How to Prepare for Lengthy Power Outages

National Preparedness Month ended recently. But if you ask me, 2020 should have been designated as National Preparedness Year.

None of us has ever seen anything like what this year has brought us. Even if you set aside COVID-19, which has changed everyone’s life, 2020 has been a year like no other.

Massively destructive hurricanes and tornadoes – plus the deadly Midwest Derecho – have shaken us to our core.

Throw in the worst wildfires in the nation’s history and you have every reason you need to focus on preparedness. And now winter with its frigid temperatures and blizzards is right around the corner.

Peace of mind is possible

We all know what the common denominator is with these storms and wildfires. Power outages. Most of us have experienced brief blackouts. Probably few of us have dealt with lengthy ones.

But the nation’s three main electrical grids are aging and becoming more vulnerable. And the pandemic has slowed emergency response times. It’s crucial to be ready for lengthy planned and unplanned outages.

Today I want to talk about how to prepare for blackouts that could extend not just for hours, but for days or weeks.

Putting yourself in a position where you’re ready for that will give you peace of mind like you’ve never felt before.

Planned outages becoming ‘normal’

If you live in the West, you may have experienced a planned power outage. Pacific Gas & Electric has conducted a number of them the past few years.

During wildfire season, especially when the heat and winds are high, there is an increased risk of fires starting due to their equipment. 

So, they provide advance notice that power will be cut for a certain period of time to reduce those risks. 

Generally speaking, this strategy works. But it is a major inconvenience for people who lose power. Their food spoils and they swelter in the heat. Some are unable to power medical equipment they need.

Outages can last for weeks

More often, outages are unplanned. They are the result of extreme weather or accidents. Or even small animals getting tangled in wiring or stuck in power stations.

Most of these outages are relatively brief. But at any time a storm can race in and leave people without power for days or weeks.

That’s what happened recently with Hurricane Laura. And what occurred in 2012 with Hurricane Sandy. And what we saw in 2005 with Hurricane Katrina.

We can’t control the weather. We can’t stop wildfires. All we can do is be prepared.

Your blackout checklist

Here is a list of items you should stockpile to be ready for a lengthy power outage. Hopefully you can ride out this crisis at home. But be prepared to bug out if necessary.

  • Back-up power. A portable, solar-powered generator will help you keep some lights on and power some appliances. Power banks are perfect for smaller electronic devices.
  • Nutritious non-perishable food with a long shelf life. Make sure to include plenty of variety, which is especially important in a longer blackout. 
  • At least 1½ gallons of water per person per day. And a water purification system.
  • A hand-crank emergency weather radio.
  • Flashlights kept in various places in your home and extra batteries.
  • First-aid kit and instructions.
  • Personal hygiene items.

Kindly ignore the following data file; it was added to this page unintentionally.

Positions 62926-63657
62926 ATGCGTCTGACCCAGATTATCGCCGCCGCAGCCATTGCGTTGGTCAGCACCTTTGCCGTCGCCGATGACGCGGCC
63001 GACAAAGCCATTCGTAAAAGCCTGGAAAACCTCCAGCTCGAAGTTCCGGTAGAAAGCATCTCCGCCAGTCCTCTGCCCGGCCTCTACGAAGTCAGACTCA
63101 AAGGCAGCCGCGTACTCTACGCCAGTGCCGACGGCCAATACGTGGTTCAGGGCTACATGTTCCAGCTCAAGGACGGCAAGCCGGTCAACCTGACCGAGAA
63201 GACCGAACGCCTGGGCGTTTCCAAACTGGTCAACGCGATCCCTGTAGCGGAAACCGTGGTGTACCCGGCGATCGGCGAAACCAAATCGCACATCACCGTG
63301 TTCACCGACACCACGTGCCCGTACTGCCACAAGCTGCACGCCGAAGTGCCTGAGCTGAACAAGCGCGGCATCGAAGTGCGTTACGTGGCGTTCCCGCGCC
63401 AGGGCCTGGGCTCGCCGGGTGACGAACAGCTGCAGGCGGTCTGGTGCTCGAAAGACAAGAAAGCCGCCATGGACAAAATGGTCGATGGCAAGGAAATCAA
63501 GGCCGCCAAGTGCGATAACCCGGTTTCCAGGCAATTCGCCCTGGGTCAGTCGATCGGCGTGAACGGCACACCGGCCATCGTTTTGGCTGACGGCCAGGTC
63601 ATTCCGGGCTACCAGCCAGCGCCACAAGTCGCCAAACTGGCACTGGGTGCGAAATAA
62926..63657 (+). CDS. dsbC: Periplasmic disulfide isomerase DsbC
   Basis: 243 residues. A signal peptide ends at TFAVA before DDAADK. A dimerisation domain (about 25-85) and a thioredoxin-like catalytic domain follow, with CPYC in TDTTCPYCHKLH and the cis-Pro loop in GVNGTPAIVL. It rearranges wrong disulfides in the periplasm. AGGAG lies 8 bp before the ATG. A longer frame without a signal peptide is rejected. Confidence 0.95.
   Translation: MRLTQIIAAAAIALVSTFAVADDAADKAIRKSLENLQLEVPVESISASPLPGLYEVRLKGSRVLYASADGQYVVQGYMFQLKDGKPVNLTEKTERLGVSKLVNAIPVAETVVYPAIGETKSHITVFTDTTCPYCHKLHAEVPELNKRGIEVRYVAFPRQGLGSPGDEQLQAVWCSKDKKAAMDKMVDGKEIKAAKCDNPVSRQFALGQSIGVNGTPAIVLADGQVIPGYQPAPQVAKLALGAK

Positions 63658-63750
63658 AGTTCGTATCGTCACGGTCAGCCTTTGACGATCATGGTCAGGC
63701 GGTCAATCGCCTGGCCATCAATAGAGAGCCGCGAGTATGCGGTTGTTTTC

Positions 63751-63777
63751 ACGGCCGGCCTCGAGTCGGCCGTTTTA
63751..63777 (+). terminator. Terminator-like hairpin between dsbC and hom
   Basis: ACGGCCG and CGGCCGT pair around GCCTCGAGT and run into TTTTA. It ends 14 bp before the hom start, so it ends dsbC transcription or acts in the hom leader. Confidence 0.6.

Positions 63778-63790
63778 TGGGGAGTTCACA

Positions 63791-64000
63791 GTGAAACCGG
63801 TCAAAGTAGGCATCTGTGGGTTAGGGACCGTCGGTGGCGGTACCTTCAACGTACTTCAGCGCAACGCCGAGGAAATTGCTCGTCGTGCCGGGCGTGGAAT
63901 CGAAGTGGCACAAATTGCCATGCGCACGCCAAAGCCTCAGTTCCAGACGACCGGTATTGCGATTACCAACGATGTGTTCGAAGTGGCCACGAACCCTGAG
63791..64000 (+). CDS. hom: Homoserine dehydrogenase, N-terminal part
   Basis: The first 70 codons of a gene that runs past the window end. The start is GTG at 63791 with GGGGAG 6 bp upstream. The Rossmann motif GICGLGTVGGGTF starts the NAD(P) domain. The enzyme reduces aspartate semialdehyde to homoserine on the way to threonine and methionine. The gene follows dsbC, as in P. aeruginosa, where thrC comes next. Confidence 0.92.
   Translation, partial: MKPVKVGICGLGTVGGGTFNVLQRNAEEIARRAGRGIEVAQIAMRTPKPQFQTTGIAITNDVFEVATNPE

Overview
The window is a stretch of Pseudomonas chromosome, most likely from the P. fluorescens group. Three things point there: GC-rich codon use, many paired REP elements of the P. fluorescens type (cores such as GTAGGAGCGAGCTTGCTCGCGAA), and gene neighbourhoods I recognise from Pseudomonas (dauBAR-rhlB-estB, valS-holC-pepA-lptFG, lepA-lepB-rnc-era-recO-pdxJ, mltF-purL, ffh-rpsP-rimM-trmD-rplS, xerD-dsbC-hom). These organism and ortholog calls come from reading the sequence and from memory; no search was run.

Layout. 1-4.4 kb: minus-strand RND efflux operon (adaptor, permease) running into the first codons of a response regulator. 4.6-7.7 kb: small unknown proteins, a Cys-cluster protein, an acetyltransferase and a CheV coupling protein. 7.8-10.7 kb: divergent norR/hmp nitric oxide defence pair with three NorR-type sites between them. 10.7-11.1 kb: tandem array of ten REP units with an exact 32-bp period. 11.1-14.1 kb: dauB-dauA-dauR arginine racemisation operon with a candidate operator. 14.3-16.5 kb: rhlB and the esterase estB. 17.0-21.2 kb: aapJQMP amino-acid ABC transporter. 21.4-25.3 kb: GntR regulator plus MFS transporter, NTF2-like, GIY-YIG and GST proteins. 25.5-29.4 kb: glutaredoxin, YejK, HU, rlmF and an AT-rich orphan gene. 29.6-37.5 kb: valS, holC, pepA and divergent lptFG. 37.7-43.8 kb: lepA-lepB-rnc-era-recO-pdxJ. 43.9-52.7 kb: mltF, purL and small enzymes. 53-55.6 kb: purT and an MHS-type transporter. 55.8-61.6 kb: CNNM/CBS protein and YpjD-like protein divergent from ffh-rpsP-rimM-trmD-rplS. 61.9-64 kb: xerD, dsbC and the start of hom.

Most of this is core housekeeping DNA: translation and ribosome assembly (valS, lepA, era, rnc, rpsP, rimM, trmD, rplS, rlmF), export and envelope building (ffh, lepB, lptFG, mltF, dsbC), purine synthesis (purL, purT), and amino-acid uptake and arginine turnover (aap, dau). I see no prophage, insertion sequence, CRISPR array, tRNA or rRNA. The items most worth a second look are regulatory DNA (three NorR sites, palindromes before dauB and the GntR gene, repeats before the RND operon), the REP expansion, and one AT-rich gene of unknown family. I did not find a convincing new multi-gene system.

• Special needs items for children, seniors and those with disabilities.
  • Pet supplies, including food, litter, etc.
  • Manual can opener and cooking supplies.
  • Warm clothes and rain gear for each family member. Blankets, pillows and sleeping bags.
  • Heavy work gloves and boots.
  • Plastic sheeting, duct tape and a utility knife.
  • Tools, including a crowbar.
  • Heavy-duty plastic bags and a plastic bucket for waste and sanitation.
  • Whistle.
  • Dust masks.
  • Cash in small denominations. Banks could be closed and ATMs might not be working in a blackout.
  • Photos of family members and pets for re-identification.
  • Contact lists with phone numbers.
  • Topographic maps of the area.
  • Books, games, playing cards and other items to keep you entertained during a blackout.     
Tips for handling a blackout

In addition to stockpiling those items, here are a few tips for dealing with a lengthy blackout.

Using flashlights rather than candles will help reduce the risk of fire.

Keep your car’s gas tank as full as possible at all times. Gas stations are likely to be closed during a lengthy outage.

Unplug sensitive electronic equipment such as computers, televisions, stereos and printers. When the power comes back on, power spikes could damage delicate electronics.

Make sure your garage door can be opened manually during a blackout. 

Only open your refrigerator and freezer doors when necessary. Food will stay good for several hours after a blackout. But not if you keep letting warm air in. 

Fill up your bathtub with water immediately after a blackout. Fill pitchers as well and place them in the refrigerator and freezer.

Patriot Power Generator 1800

Our recommendation for the best back-up power is the Patriot Power Generator 1800. It can power your fridge, freezer and medical equipment in an outage.

It will also keep lights on, power your cellphones and other electronic devices, and run a space heater or fan. 

The Patriot Power Generator 1800 is fume-free, silent and safe to use indoors. And at only 40 pounds with easy-carry handles, you can take it anywhere you go.

Best of all, it charges for free with the power of the sun. Thanks to the included 100-watt folding solar panel.

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